# Lifting one parameter subgroup $e^{t K}$ to the universal cover of $\mathrm{Sp}(2N,\mathbb{R})$

I would like to lift an arbitrary one-parameter subgroup $$e^{t K}$$ with $$K\in\mathfrak{sp}(2N,\mathbb{R})$$ to the universal cover $$\widetilde{\mathrm{Sp}}(2N,\mathbb{R})$$ (or at least its two-fold cover, i.e., the metaplectic group).

I follow the paper of John Rawnsley On the universal covering group of the real symplectic group, where an element of the universal covering group $$\widetilde{\mathrm{Sp}}(2N,\mathbb{R})$$ is represented as pair \begin{align} \widetilde{\mathrm{Sp}}(2N,\mathbb{R})=\left\{(g,c)\in\mathrm{Sp}(2N,\mathbb{R})\times\mathbb{R}\,\big|\,e^{ic}=\varphi(g)\right\}\,, \end{align} where $$\varphi: \mathrm{Sp}(2N,\mathbb{R})\to S^1\subset\mathbb{C}$$ is a normalized circle function defined as follows. We start with a complex structure $$J: \mathbb{R}^{2N}\to \mathbb{R}^{2N}$$ that is compatible with the symplectic form $$\Omega$$ on $$\mathbb{R}^{2N}$$. For every group element $$g\in\mathrm{Sp}(2N,\mathbb{R})$$, we then define $$C_g=\frac{1}{2}(g-JgJ)$$, which commutes with $$J$$. We can therefore identify $$C_g$$ with a $$N$$-by-$$N$$ complex matrix, which we can use to compute a determinant. We then define the circle function as \begin{align} \varphi(g)=\frac{\det{C_g}}{|\det{C_g}|}\,, \end{align} where the determinant is meant in the above sense (of a complex matrix, rather than of real $$2N$$-by-$$2N$$ matrix). The universal covering group is then defined with the group multiplication \begin{align} (g_1,c_1)\cdot(g_2,c_2)=(g_1\cdot g_2,c_1+c_2+\eta(g_1,g_2))\,, \end{align} where $$\eta:\mathrm{Sp}(2N,\mathbb{R})\times \mathrm{Sp}(2N,\mathbb{R})\to\mathbb{R}$$ is the unique smooth function, such that $$\varphi(g_1g_2)=\varphi(g_1)\varphi(g_2)e^{i\eta(g_1,g_2)}$$ everywhere.

My question: How can I find the unique continuous function $$c_K: \mathbb{R}\to\mathbb{R}$$ that satisfies \begin{align} \varphi(e^{tK})=e^{i c_K(t)}\,. \end{align} Essentially, I would like to lift the curve $$e^{tK}$$ to its double cover. Of course, I could just numerically evaluate $$\varphi(e^{tK})$$ and correct by an offset of $$2\pi$$, whenever I go around the circle, but I am hoping that there is a smarter and MORE EXPLICIT way!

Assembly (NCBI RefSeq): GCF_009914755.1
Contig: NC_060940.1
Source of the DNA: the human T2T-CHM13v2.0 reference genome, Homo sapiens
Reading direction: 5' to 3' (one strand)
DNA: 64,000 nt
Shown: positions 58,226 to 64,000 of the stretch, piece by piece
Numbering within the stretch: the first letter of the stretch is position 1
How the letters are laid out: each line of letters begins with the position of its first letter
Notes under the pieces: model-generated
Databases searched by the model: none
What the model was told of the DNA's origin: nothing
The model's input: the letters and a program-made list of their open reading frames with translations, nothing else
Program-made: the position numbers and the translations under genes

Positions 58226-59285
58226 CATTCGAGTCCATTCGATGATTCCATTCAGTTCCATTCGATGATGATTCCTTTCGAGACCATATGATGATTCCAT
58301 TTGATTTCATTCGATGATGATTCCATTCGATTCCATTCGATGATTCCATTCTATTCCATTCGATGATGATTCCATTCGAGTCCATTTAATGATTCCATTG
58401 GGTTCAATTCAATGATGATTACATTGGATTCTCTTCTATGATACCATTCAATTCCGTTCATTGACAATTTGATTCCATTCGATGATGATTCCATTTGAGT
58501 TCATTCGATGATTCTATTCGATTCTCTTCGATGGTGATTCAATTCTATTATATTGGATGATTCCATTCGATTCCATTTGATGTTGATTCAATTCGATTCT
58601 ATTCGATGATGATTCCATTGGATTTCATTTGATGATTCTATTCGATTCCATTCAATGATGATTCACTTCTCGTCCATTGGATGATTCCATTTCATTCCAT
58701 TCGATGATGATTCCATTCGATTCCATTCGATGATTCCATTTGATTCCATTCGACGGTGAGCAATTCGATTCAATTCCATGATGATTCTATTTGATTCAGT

More thoughts: I believe $$c_K$$ should satisfy the differential equation $$\dot{c}_K(t)=-i\frac{d}{dt}\log\varphi(e^{tK})$$. Maybe this can be solved somehow or used to write a formal solution!?

I made some progress in the sense that I believe that I could reduce it to a more standard problem: Morally speaking, I have \begin{align} c_K(t)=\mathrm{Im}\log\det\left(\frac{e^{tK}-Je^{tK}J}{2}\right)=\mathrm{Im}\mathrm{Tr}\log\left(\frac{e^{tK}-Je^{tK}J}{2}\right)\,. \end{align} The tricky thing is that $$\log{(e^x)}$$ is only equal to $$x$$ in certain patches. Consider the special case, where $$J$$ commutes with $$K$$, such that $$[J,K]=0$$. In this case, we can simplify to find \begin{align} c_K(t)=t\,\mathrm{Im}\,\mathrm{Tr}(K) \end{align} and everything is good. However, I'm not aware if there is similar simplification for more general expressions.
Question: Is there any way to describe $$c_K(t)$$ more explicitly with analytic functions, rather than just defining it to incorporate the Winding number by hand?
Ok, I solved the problem. We need to use the cocycle function $$\eta(M_1,M_2)$$, which is defined to satisfy $$\varphi(M_1M_2)=\varphi(M_1)\varphi(M_2)e^{i\eta(M_1,M_2)}$$. The idea is that we write $$K=u\tilde{K}u^{-1}$$, such that $$c_{\tilde{K}}(t)=t\mathrm{Im}\mathrm{Tr}(\tilde{K})$$. This can always be found by using a transformation $$u$$ that brings $$K$$ into a standard block diagonal form with respect to $$J$$, i.e., both of them are block diagonal (they may not quite commute, but almost). We can then use the cocycle relation to see that $$c_K(t)=c_{\tilde{K}}(t)+\eta(u,e^{K})+\eta(ue^{K},u^{-1})$$. This can possibly be simplified further, but the idea should be clear.